[llvm-dev] RFC: Representing unions in TBAA

Hubert Tong via llvm-dev llvm-dev at lists.llvm.org
Wed Feb 15 04:44:34 PST 2017

On Tue, Feb 14, 2017 at 11:22 PM, Steven Perron <perrons at ca.ibm.com> wrote:

> 3) How should we handle a reference directly through a union, and a
> reference that is not through the union?
> My solution was to look for each member of the union overlaps the given
> offset, and see if any of those members aliased the other reference.  If no
> member aliases the other reference, then the answer is no alias.  Otherwise
> the answer is may alias.  The run time for this would be proportional to
>  "distance to the root" * "number of overlapping members".  This could be
> slow if there are unions with many members or many unions of unions.
> Another option is to say that they do not alias.  This would mean that all
> references to unions must be explicitly through the union.

>From what I gather from the thread so far, the access through the union may
be lost because of LLVM transformations. I am not sure how, in the face of
that, TBAA could indicate NoAlias safely (without the risk of
functional-correctness issues in correct programs) between types which
overlap within any union (within some portion of the program).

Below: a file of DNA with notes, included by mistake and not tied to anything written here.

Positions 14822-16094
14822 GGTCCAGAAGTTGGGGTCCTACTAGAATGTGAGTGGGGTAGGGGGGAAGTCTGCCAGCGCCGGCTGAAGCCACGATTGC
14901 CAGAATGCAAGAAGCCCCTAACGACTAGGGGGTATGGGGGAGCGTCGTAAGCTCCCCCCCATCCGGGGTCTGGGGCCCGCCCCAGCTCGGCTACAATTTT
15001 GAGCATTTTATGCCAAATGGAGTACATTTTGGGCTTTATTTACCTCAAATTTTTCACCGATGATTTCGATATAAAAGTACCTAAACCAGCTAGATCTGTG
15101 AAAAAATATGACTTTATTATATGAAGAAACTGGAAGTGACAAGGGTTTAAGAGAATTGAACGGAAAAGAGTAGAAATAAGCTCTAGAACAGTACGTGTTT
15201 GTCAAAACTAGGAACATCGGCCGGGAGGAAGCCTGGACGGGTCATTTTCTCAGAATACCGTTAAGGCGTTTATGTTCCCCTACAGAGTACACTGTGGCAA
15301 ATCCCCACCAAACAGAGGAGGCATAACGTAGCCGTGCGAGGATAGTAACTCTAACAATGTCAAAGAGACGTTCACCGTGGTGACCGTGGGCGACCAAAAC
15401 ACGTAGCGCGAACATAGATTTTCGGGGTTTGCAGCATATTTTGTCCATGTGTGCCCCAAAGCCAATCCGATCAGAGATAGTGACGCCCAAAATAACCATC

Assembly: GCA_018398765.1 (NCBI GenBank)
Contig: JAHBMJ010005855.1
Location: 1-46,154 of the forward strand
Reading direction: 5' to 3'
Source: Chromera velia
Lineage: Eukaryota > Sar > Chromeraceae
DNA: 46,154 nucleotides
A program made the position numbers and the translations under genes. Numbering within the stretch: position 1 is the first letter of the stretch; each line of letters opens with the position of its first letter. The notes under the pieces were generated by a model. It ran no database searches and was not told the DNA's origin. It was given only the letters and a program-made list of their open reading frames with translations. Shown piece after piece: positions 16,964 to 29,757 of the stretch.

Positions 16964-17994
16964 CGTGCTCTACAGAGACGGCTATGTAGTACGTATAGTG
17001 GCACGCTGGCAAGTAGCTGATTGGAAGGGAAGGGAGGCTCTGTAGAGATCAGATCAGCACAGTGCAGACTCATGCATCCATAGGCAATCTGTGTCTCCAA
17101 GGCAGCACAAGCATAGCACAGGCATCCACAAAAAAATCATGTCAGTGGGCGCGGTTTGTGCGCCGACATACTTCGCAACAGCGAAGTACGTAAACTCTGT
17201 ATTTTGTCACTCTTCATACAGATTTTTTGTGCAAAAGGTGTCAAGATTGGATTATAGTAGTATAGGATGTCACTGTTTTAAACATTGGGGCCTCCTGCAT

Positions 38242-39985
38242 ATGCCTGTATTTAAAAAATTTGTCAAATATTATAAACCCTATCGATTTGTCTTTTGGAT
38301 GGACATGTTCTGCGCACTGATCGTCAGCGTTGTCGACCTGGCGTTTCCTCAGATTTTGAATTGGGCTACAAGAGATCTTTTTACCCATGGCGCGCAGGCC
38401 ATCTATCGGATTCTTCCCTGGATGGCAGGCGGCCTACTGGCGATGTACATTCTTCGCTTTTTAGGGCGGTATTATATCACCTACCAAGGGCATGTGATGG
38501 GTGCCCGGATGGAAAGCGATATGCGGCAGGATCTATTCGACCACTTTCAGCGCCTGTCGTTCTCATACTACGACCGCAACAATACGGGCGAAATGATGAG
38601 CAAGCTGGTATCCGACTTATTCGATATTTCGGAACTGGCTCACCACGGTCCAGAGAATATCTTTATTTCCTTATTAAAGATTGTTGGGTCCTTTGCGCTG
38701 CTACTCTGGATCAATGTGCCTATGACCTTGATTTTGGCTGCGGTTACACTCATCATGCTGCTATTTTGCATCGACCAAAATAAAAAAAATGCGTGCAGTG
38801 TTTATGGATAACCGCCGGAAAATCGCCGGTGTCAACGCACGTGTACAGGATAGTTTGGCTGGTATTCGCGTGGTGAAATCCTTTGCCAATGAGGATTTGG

As for the standards, it is definitely not true that all references to
unions must be explicitly through the union. However, if you are trying to
perform union-based type punning (under C11), then it appears that it is
intended that the read must be through the union.

> This would be the least restrictive aliasing allowing the most
> optimization.  The implementation would be simple.  I believe we make the
> parent of the TBAA node for the union to be "omnipotent char".  This might
> be similar to treating the union TBAA node more like a scalar node instead
> of a struct-path.  Then the traversal of the TBAA nodes will be quick.
> I'll have to work this out a bit more, but, if this is good enough to meet
> the requirements of the standard, I can try to think this through a little
> more.  I'll need Hubert and Daniel to comment on that since I am no expert
> on the C and C++ standards.
> The third option is to be pessimistic and say "may alias" all of the time
> (conservatively correct), and rely on other alias analysis to improve it.
> This will have good compile time, but could hinder optimization.
> Personally I do not like this option.  Most of the time it will not have a
> negative effect, but there will be a reasonable number of programs where
> this will hurt optimization more that it needs to.
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